Crimean Tatar Media Forced to Shut Down Under Russian Law

Crimean Tatars
Muslim Tatar men pray in the Kebir-Dzhami mosque in the old town of Simferopol in the Crimean peninsular, March 14, 2014. Thomas Peter/REUTERS

All but one of Crimea's independent Tatar-language media outlets, including several popular children's television channels, will be shut down tomorrow as the midnight deadline for re-registration expires under Russian law, Amnesty International has warned.

The Crimean Tatar-language publications, websites and broadcasting outlets, although they claim to have submitted their applications for re-registration in good time, have been "arbitrarily" refused re-registration, or not heard back from licensing authorities after applying last April, according to Amnesty. If they do not close, they face hefty fines and even criminal prosecutions.

In stark contrast, Russian-language media outlets reportedly received their licenses shortly after applying.

"At the stroke of midnight, all but one Crimean Tatar language media outlets, which have come under a sustained assault since the Russian annexation, will fall silent," said Denis Krivosheev, Amnesty International's deputy director for Europe and Central Asia.

Just one Crimean Tatar-language media outlet has successfully re-registered, and the rest have been rejected due to "vague" technicalities, says Amnesty International's Kyiv-based researcher on Ukraine, Krasimir Yankov. The well-established Crimean Tatar-language news agency, QHA, was twice refused re-registration, and ATR, a TV channel that broadcasts in the Crimean Tatar language, has had three applications for a media licence rejected since last October.

According to Yankov, ATR has been refused due to submitting its applications with minor spelling inaccuracies, with the Russian authorities only leaving it to this week to notify the broadcaster that a problem exists.

"This marks the latest chapter in a campaign of intimidation and harassment against the Crimean Tatars," says Yankov, because their media outlets "do not agree with the official line on Russian involvement in Ukraine," he says.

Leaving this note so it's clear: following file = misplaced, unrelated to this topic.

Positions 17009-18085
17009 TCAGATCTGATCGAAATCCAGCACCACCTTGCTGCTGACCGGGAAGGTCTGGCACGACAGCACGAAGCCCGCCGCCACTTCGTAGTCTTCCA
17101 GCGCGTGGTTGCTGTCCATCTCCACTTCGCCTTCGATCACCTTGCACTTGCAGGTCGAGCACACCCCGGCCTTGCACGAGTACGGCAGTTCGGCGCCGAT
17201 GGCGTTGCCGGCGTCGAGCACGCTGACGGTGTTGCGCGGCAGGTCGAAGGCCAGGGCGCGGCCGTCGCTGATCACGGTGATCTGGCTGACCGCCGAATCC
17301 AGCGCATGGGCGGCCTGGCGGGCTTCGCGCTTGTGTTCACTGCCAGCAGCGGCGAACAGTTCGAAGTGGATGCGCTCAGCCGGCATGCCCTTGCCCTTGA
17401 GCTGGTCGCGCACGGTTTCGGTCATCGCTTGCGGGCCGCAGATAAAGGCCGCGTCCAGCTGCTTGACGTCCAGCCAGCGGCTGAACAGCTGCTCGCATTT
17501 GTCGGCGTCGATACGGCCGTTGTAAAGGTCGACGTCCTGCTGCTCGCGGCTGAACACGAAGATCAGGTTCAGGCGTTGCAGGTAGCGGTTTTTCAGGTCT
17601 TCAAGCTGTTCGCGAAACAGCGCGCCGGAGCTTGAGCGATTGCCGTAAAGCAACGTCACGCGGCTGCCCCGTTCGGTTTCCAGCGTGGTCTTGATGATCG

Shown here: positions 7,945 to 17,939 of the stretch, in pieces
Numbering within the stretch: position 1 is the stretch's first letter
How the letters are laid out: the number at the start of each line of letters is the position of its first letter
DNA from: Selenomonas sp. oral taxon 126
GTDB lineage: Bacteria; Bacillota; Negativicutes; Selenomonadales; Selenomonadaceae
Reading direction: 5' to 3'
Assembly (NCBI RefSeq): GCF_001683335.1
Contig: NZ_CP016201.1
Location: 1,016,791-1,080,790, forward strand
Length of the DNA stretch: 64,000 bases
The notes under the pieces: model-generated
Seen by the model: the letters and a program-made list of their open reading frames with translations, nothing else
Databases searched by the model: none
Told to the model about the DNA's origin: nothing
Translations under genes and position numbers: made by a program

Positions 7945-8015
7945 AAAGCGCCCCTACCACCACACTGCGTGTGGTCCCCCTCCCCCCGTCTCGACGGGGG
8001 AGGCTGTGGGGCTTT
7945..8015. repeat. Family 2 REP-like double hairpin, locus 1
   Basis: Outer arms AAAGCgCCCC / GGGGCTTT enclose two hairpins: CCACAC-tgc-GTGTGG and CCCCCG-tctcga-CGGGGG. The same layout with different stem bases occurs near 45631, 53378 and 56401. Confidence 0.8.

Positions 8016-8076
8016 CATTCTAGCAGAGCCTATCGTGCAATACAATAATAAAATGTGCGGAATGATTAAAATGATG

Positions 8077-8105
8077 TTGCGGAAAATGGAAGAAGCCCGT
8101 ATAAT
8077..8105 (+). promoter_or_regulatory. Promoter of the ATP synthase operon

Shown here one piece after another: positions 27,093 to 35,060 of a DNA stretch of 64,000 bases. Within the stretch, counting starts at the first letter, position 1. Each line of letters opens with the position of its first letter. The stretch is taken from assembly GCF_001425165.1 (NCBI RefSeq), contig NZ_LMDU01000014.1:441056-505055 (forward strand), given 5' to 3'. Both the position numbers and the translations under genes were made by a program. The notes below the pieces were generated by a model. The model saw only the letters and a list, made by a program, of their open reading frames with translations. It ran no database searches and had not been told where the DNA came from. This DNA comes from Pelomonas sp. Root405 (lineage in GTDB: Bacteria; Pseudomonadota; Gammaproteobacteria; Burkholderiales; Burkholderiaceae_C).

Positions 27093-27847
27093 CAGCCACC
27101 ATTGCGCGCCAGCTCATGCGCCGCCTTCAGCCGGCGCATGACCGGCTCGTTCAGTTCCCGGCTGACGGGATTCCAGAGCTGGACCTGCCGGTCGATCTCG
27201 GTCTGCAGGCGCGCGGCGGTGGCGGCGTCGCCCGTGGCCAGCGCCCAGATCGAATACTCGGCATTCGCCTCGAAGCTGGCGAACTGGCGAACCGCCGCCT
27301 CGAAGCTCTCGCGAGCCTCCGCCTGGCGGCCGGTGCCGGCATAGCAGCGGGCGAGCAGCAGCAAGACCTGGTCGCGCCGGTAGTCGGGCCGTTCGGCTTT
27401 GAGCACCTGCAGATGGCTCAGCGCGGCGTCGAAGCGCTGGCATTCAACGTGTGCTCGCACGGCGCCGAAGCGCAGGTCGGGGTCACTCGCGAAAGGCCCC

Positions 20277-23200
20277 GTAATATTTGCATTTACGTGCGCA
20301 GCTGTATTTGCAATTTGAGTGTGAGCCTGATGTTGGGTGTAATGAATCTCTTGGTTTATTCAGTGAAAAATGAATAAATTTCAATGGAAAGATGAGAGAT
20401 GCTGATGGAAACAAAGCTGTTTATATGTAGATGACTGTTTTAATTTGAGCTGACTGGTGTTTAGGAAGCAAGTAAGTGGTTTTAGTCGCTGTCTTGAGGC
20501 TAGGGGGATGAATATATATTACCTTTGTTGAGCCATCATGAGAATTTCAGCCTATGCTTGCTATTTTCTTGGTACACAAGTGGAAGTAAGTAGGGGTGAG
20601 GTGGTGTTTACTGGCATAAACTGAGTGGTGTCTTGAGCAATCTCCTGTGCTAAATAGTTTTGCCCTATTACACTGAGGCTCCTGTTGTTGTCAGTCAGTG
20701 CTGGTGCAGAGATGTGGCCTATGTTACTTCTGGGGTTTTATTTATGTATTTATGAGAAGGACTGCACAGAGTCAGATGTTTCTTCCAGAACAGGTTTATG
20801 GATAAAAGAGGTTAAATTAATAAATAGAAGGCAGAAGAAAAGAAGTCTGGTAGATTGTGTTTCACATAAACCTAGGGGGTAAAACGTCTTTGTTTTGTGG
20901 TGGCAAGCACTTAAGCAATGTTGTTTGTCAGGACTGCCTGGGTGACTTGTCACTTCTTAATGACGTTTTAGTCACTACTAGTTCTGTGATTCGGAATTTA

In the past, Crimean Tatar broadcasters have been accused of spreading inter-ethnic hatred and extremism, which are very serious charges under Russian law, according to Yankov. "Now there will be a total control of information by Russia," says Yankov. "It is a situation reminiscent of George Orwell's novel 1984."

According to Lilya Budzhurova, deputy director for information policy for ATR, the channel will face huge fines if they defy the Russian law and continue to broadcast. "We will be prosecuted according to Russian law," she said. "There could be severe consequences, including hefty fines of up to half-a-billion roubles (approximately $90,000), confiscation of equipment, and criminal charges against the management."

Children's entertainment channels have not been spared, with no re-registration granted to the children's magazine Armantchikh, and the popular children's television channel, Lale.

The Crimean Tatars, who make up around 13% of the population of Crimea, have complained of increasing persecution in the past year, with an alarming spike in police raids, interrogations and arrests.

Human rights groups have expressed particular concern about the crackdown on the freedom of media in Crimea. As with other outlets, Tatar-language media have been forced to apply self-censorship, and are prevented from using words like 'annexation', 'occupation', or 'terrorists' in reference to the pro-Russian rebels in eastern Ukraine.

"Rights abuses in Crimea have surged in the last year," Yulia Gorbunova of Human Rights Watch told Newsweek earlier this month. "Russian and local authorities are particularly targeting Crimean Tatars, as well as activists and journalists opposed to Russia's actions in Crimea."

"Authorities have used Russia's vaguely worded and overly broad 'anti-extremist' legislation to issue warnings to leading Crimean Tatar media outlets not to publish 'extremist materials' and threatened editors that the outlets will not be allowed to re-register unless they change their 'anti-Russian' editorial line," Gorbunova says.

The entire Crimean Tatar population was deported from Crimea by the Soviet authorities under Stalin to Central Asia in 1944. They were prohibited from returning to their homeland until the late 1980s, where they were granted a degree of protection and recognition from the Ukrainian authorities.